Postal development and innovation: the next five years

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The postal sector has been going through waves of change since the onset of the digital economy in the early 1990s and the response to these challenges can be characterized in three phases:

  • 1990s-2005: Productivity and diversification
    • A focus on automation and consolidation of operations in the context of significant re-regulation. Start of diversification into data document and digital services.
  • 2005-2015: Digital to core
    • Continuing automation with increased emphasis on building digital interfaces both with customers and with delivery workers. The connected receiver and delivery worker are critical to future innovation.
  • 2015 onward: Digital as a mindset
    • Digital is no longer an additional process but is fundamental to all aspects of postal product offer and delivery.

The Covid impact

As in many other industries, the pandemic has acted as an accelerator and has advanced certain trends by upward of five years. Below are my expectations for the medium-term development of the postal sector.

Mail and documents

Mail decline has accelerated, and although there will be some recovery, this is a structural shift. Transactional mail will continue to fall, while direct mail may be more robust as it is seen as a way to break through ‘consumer digital clutter’. However, intensive innovation in mail processing will be required:

  • Universal Service Obligation to move to variants of reduced day delivery in the absence of government subsidy
  • Digital notification of physical mail to reduce loss of service
  • Adoption of machine learning to enhance production planning
  • Growth in alignment of labor resources to workflows but on terms that do not turn the industry into another part of the ‘gig economy’, where business risk is transferred to labor
  • Networks to become parcel led, resulting in changes in networks and sorting technologies
  • Increased focus on delivery innovation to include focus on route consolidation, increased use of vehicles, dynamic routing, expansion of consolidated drop points, increased integration of e-commerce and mail into a single delivery flow
  • Continuing innovation in upstream document/data management


The growth rates of the last 12 months are unlikely to be sustained but there has been a structural shift to e-commerce. Although there may be some environmental pushback against e-commerce, the direction will be growth. Innovation will need to center around information management, receiver preferences, intelligent routing and inflight routing. The markets will be competitive and posts will need to define a price-quality position in the high-volume parcel market segment.

Probable innovations include:

  • Increase in robotics and automation in parcel processing
  • Continued innovation in receiver apps and integration with operational systems
  • Development of services to support innovation in emerging areas of e-commerce, e.g. dark warehousing-same day, new subscription services and local-to-local e-commerce.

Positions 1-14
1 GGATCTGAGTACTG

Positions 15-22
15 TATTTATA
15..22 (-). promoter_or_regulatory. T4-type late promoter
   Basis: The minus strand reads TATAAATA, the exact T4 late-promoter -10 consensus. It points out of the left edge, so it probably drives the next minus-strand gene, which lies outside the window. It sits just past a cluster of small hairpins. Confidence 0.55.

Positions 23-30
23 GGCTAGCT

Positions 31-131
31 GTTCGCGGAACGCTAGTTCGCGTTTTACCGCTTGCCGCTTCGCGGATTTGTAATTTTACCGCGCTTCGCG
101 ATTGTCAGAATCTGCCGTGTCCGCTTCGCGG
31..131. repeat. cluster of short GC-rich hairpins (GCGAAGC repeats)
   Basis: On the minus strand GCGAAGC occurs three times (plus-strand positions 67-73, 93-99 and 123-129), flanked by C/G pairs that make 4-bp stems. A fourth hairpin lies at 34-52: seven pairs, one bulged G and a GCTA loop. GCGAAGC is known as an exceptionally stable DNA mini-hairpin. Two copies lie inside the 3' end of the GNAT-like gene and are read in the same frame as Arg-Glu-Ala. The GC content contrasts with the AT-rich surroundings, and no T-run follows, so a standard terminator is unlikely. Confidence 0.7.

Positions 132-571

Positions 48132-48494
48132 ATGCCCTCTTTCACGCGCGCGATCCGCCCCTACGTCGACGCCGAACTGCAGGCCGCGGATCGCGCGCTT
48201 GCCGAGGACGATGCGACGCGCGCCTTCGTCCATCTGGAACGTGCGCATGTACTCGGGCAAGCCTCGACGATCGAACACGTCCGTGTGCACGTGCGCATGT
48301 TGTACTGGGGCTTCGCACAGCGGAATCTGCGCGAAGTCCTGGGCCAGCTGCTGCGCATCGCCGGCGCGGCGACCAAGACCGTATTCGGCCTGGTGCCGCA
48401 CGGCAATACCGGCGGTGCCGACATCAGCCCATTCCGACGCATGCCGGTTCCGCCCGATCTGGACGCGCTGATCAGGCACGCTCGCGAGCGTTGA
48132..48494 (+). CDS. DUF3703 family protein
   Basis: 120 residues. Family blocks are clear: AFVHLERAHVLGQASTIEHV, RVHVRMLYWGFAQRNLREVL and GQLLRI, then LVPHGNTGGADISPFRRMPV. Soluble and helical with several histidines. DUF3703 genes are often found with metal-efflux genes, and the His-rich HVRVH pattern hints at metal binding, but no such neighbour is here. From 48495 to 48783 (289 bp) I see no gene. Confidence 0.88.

• Many posts will continue to move upstream into fulfillment services
  • E-commerce regulation will become increasingly important. The shift from mail to parcel will heighten issues of cross-subsidization

Arguably, to facilitate economic participation there should be increasing concern about universal access to broadband services and e-commerce delivery rather than mail.

Postal retail

The divergence in postal retail models will continue. There are three business models:

  • Logistics, where postal retail simply becomes service-point-based franchised agencies
  • Mixed provision of a range of services as an intermediary through a franchised network
  • Banking-led, which drives the retail presence and other services are secondary

Innovations will focus on customer management and integration of digital and physical customer experience. Potential innovations will include:

  • Systems to capture customer preferences and transactions to develop tailored offers
  • Postal apps that create account relations to postal services and are an access point to other services linked to digital identity and verification
  • Integration of online experience and physical experience to create a seamless customer journey
  • Integration of multiple data sources to feed business intelligence tools to improve operations


In the next five years, posts will continue to face significant changes to revenue streams. This will require innovation in operational processes and product offers, and customer management innovation will need to focus on restructuring operational networks to match the new traffic profile and to increase the data element of the product.

The posts’ competitiveness and relevance in the next two decades will rest on achieving these changes and aligning and implementing them within their social and regulatory context.

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About Author

Adrian King has been a strategy and business development consultant for over 30 years. His consulting focus is on strategic positioning, commercialization, new business development and organizational change. He has worked extensively in the postal sector on issues of regulation innovation and operational transformation. He has consulted for over 20 postal companies around the world as well as IPC, the UPU and numerous suppliers to the sector. He founded the Strategia Group in 1999, having worked in the consulting market since 1986, mainly as a partner at Omega Partners. Before that, he was a research fellow at the Institute of Employment Studies

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